Our heroine. Anna Brady (Amy Adams), is a Bostonian who has plans for everything in her life. She has a well-to-do cardiologist, Jeremy (Adam Scott) as a boyfriend, and fully intends to marry him. Despite being together for four years, he does not seem to have any intention of proposing. So while he is attending a conference in Dublin, Ireland, she decides for once to be spontaneous, and takes the bold step of traveling to Dublin to ask him to marry her, taking advantage of the Irish tradition that women are allowed to propose to men on the 29th of February in a “leap year.”

As one might expect, Anna encounters one disaster after another on her way there, and after being dropped off by a boat captain on a deserted beach during a torrential rainstorm, she is forced to hire a seemingly cynical pub owner, Declan O’Callahan (Matthew Goode), to drive her from rural Ireland to her planned meeting in Dublin in time for the 29th of February. They encounter several more predictable yet amusing disasters on the way, and as they are forced to cope together with adversity, they understandably begin to bond with each other.

At this point in the movie, I start to get worried. This is usually where the new guy uses various kinds of charm and pressure tactics to manipulate the heroine into understanding that she needs to throw over her current beau in favor of him. But nothing of the kind ensues. Declan continues to behave respectfully, if gruffly, toward Anna, despite his obviously growing affection for her. He does tell her an old Irish legend that she correctly interprets to express suspicions that her relationship with Jeremy is not meant to be, but he does not try to charm her or convince her to connect with him romantically. That night, they are forced by the locals’ rigid mores to pretend they are a married couple so they can get a room at a rural B&B, and are pressured by the landlady into kising each other at the dinner table, and even end up sleeping in the same bed! But despite the temptation, Declan remains a gentleman and Anna remains true to her promise to propose to Jeremy in Dublin.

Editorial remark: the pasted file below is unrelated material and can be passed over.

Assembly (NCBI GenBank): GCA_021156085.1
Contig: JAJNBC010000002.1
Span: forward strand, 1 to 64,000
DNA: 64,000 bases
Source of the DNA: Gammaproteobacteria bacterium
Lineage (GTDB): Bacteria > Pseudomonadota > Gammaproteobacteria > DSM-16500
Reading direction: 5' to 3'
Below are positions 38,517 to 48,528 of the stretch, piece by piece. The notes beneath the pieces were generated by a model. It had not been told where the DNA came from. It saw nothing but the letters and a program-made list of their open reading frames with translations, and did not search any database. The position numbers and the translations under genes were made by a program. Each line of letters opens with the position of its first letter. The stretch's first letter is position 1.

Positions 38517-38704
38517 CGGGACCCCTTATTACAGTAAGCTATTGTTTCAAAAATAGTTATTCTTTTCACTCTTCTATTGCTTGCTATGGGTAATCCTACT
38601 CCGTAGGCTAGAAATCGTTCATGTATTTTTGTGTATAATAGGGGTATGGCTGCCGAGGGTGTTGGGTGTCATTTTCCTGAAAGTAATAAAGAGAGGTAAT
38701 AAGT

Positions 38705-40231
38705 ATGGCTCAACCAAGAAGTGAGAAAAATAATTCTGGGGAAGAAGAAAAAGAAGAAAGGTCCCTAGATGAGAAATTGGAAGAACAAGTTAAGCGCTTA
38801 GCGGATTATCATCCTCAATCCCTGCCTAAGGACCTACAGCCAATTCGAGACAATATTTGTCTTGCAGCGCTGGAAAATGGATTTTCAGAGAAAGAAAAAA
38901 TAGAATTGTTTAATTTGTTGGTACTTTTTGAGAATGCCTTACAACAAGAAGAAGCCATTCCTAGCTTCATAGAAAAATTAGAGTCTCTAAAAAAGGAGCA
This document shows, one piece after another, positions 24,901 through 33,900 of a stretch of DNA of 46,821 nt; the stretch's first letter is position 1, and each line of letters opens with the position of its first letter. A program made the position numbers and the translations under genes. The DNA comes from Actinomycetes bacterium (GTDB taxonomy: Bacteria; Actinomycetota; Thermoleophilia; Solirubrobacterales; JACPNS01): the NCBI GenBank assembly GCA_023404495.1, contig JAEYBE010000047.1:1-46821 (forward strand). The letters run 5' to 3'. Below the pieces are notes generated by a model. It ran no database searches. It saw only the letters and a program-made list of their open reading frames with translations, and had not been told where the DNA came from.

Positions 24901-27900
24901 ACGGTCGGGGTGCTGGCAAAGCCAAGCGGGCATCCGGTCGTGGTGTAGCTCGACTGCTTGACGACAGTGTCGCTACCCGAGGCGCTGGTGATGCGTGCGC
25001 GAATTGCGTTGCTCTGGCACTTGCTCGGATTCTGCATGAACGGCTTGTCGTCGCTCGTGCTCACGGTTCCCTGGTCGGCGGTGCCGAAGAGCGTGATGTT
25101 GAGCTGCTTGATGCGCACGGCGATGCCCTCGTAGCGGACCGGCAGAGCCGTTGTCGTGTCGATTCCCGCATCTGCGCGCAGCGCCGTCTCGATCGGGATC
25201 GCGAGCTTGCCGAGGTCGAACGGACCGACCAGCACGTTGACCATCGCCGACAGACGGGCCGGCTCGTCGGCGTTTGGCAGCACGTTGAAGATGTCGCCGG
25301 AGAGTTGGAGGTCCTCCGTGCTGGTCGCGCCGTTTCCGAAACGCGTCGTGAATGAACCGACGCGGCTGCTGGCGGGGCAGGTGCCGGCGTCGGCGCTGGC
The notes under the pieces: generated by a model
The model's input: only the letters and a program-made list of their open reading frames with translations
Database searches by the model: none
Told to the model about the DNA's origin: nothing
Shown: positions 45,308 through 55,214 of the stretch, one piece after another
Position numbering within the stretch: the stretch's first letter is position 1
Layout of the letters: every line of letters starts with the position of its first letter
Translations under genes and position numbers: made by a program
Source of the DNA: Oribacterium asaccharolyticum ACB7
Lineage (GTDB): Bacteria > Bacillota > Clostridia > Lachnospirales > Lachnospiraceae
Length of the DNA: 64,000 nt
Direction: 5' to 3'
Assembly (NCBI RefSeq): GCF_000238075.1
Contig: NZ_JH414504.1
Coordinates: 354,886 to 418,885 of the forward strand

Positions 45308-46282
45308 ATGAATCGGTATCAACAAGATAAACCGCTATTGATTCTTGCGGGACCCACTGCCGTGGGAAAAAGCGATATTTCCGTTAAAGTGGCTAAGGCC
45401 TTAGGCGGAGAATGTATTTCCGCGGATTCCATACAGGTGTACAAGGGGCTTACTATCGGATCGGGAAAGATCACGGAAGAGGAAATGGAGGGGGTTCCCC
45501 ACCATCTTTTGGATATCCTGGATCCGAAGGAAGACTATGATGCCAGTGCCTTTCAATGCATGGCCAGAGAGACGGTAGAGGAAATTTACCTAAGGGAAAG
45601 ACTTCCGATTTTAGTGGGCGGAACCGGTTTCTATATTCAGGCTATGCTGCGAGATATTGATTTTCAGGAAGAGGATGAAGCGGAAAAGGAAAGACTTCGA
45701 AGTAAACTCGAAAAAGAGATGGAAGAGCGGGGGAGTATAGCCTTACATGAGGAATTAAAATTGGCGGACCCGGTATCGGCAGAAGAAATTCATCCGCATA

The next day, after being forced to take refuge from a hailstorm at a local wedding reception, Anna gets extremely drunk and for the first time begins to realize that she’s falling in love with Declan. As she is about to kiss him, she vomits on his shoes. Rather than taking advantage of her vulnerability, he takes her to a park bench and she sleeps with her head on his lap all night, and he never mentions the almost-kiss to her again.

How many movies involve a woman “losing control” while drunk and engaging in sex with a person she hardly knows? How often does the male character choose not to take advantage of such a situation? Most romantic movies would show the man as much more aggressive in pursuing his “quarry”, rather than taking the honorable road and protecting her from potential harm while continuing to respect her pre-existing relationship.

The next day, they finally arrive in Dublin, where surprisingly, Jeremy himself proposes to Anna in front of a big crowd at the hotel, while Declan respectfully makes himself scarce. Despite a look of longing in Delcan’s direction as he leaves the hotel lobby, Anna accepts the proposal and returns to Boston for the engagement party.

At the party, Anna overhears Jeremy explaining to a friend how he had to lie to the proprietor of their new penthouse apartment about the two of them being married in order to get the lease, and that he afterwards decided, “What the hell – we’re probably going to get married some day, why not now?” This not-so-romantic tale is enough for Anna to decide to test him out and see what he values. Without going into details, it’s fair to say he fails the test miserably, and she is done with him.